The Hauptplatz of Graz. Photograph by Kathryn Kirby.
On a warm September evening in the Graz Hauptplatz, I was approached by the most beautiful woman in the world. She was dressed from neck to ankles in a modest combination of black wool and cotton. Her brunette hair, shoulder-length, caught the evening sun in a perfect metaphor for health and youth. Her flawless skin made my freckle-dotted arm look diseased. She had liquid brown eyes. This was not Helen to launch a thousand ships. This was an earthquake. Our eyes met. She smiled. I stepped to the side. That’s what a gentleman does. Encounter over. I turned to watch her glide down the crowded sidewalk. Except I found myself watching everyone watch her. Male, female—it didn’t matter. Everyone looked. Kathy commented on the woman’s beauty before I did. She parted the crowd like Moses going for a swim.
Fortunately there’s a fountain in the center of the Hauptplatz. I could sit beside the gurgling water and think things over. That’s what writers do: act morose and glare out at the world while trying to figure out what the hell is happening. Kathy, who is used to this silliness, explored nearby architecture and had a great time while I scowled at the perfect evening.
My conclusion was that the beautiful woman was an alien life form. Or close enough anyway. On the most trivial level, when she smiled people got out of her way. How weird would that be? On the particular fall evening, the thought seemed earth-shatteringly important. So I spent half an hour sorting through all the ways the woman’s world was different than mine. There had to be story in that, right? So I talked to Kathy about it, and she agreed that I should write something, because (she pointed out) that’s also the kind of thing writers do.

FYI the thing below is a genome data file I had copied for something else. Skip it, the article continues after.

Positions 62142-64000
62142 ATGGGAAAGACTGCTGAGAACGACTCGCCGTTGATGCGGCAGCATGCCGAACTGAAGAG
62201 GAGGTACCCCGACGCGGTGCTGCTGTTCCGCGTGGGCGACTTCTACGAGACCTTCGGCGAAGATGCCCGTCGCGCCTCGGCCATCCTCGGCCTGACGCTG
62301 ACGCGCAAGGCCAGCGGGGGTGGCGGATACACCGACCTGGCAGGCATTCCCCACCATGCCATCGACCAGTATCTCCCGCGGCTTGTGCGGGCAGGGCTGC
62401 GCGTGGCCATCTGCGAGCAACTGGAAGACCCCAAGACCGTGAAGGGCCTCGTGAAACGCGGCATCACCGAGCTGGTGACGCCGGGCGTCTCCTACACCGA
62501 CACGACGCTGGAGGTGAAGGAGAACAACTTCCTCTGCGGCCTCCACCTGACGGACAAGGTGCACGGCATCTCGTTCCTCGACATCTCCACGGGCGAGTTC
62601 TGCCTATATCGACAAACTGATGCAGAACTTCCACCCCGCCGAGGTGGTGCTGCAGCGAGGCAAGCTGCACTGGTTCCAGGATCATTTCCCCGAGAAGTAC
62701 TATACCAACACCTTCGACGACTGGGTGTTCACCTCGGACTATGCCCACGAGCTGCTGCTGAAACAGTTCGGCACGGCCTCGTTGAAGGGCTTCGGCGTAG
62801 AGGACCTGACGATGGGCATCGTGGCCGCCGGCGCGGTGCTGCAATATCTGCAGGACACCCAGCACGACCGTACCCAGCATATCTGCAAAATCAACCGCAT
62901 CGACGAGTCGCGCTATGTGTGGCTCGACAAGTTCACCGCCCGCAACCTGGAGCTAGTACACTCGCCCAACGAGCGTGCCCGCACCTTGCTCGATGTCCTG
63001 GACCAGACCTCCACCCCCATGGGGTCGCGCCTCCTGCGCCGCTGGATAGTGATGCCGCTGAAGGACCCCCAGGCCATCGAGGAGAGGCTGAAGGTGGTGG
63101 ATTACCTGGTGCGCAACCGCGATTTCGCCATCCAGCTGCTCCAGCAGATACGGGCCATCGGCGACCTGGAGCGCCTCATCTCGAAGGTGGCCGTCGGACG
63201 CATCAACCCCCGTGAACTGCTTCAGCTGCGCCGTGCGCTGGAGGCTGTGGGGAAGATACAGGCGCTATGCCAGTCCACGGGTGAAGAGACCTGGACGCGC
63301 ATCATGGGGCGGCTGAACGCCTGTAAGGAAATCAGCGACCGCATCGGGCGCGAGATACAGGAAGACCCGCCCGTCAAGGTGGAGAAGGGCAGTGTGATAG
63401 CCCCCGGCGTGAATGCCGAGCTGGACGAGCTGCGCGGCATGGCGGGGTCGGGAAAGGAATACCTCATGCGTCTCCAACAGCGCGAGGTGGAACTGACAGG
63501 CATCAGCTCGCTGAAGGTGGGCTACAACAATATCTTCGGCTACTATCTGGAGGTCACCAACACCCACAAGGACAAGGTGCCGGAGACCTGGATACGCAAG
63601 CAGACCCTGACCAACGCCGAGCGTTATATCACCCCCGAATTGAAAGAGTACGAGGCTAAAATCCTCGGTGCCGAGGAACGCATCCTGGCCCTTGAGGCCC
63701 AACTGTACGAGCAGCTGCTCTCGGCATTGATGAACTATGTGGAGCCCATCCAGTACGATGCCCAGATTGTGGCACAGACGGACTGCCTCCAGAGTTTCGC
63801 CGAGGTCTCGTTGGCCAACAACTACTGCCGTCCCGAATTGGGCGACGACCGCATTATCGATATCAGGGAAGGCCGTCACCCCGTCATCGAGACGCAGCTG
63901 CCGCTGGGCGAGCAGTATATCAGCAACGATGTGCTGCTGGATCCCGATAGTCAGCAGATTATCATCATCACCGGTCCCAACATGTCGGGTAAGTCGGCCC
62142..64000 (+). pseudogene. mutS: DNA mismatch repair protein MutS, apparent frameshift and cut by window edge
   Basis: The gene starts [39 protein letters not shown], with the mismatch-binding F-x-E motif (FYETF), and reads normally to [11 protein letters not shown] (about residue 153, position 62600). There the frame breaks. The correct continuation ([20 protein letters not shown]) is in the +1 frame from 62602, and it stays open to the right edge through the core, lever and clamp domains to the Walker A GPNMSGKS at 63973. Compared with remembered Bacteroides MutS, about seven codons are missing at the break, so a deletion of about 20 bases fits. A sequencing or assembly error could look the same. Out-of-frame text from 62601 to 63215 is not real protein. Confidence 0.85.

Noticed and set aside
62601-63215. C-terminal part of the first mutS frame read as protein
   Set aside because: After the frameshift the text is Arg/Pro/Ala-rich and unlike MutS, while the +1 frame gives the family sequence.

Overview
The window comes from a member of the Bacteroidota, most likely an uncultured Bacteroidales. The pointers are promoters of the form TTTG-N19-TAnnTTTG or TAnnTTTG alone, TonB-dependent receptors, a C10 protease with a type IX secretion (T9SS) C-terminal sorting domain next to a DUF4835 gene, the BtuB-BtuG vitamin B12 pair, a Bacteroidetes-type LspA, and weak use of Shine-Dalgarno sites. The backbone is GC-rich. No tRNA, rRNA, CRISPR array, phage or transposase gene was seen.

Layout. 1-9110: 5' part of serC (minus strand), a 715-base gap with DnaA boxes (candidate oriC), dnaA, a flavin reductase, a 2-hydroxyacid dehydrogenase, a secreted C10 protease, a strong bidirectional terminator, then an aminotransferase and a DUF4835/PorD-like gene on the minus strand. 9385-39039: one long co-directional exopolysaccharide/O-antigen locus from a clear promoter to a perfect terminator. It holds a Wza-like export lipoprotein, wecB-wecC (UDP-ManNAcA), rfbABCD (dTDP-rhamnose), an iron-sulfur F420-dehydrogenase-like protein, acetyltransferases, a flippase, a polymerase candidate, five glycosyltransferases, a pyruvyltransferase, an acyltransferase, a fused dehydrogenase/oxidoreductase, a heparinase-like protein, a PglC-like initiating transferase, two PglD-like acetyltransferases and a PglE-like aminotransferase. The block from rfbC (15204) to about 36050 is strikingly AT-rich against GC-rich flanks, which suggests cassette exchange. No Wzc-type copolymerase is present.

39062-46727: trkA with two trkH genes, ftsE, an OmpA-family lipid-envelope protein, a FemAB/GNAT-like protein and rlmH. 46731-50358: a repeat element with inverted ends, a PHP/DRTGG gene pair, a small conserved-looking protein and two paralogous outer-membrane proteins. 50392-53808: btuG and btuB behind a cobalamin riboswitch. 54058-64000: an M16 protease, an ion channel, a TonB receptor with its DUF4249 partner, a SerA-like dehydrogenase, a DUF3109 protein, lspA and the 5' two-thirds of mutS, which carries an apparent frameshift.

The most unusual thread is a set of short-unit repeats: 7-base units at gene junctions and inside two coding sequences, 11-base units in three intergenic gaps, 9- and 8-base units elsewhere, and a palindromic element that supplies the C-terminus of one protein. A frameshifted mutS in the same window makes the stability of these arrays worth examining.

Which was fine in theory. “Hey, I could write this thing about this beautiful fashion model doing this stuff.” It sounded solid until the story moved on to a place called Berserker’s Field in the middle of Iceland. Then it all fell apart.
For reasons that seemed sane at the time, I’d placed my fashion model, Justine Am, and my troubled orphan, Vienna, out in Berserker’s Field. They were going to make love. Not the sweaty, clothes-off–in-a-pile kind of love, but that much more difficult, “Hey, I think there might be something here” moment when you have to converse with another human being on a level that will later allow the clothes-off gymnastics to take place. That tiny, beautiful, slice of time when simply holding hands qualifies as erotica.
This had to be a quiet scene. Physically, it could be nothing beyond Justine and Vienna talking and looking up at the night sky. There had to be gentle humor. There had to be an undercurrent of deep emotion. There had to be enough bravery to overcome various internal glitches I’d written into these characters.
Piece of cake. All I needed to do was write… I could start with… With a bit of tweaking I could… There might be this clever exchange of dialogue where….
The thing was, out on the tundra of Iceland, Justine had to be assured in both intent and action. She had to do the heavy lifting because (at this point in the novel) Vienna has no idea what’s called for. Whatever problems Justine faces elsewhere in the book, in this scene she has no room to get it wrong. So I had no room to get it wrong. I had to think like an utterly fearless and confident twenty-three year-old fashion model contemplating an uncertain relationship with a young woman who was not always on speaking terms with reality.
Alas, a few minutes of running an internal memory check confirmed the worst: I didn’t have any experience being a twenty-three year-old fashion model. I’d somehow skipped that stage of life. It wasn’t that I had no idea what Justine would do (though there was a bit of that) but I felt that anything I put down would be viewed as clueless at best and exploitive at worst. (Look at the old perv writing about lesbian romance!) So I stepped out of my study to speak to Kathy. “Hey, that story I’ve been working on for the last three months? It’s going to be hard to sell.” Kathy, who is used to this silliness, said, “You should finish it anyway.”
I did what any writer would do. I bought a six-pack of outrageously priced microbrew. I drank too much of it and projected exceptionally vile thoughts at my blank computer screen. Then I played Minecraft for three days straight. And then…
(to be continued)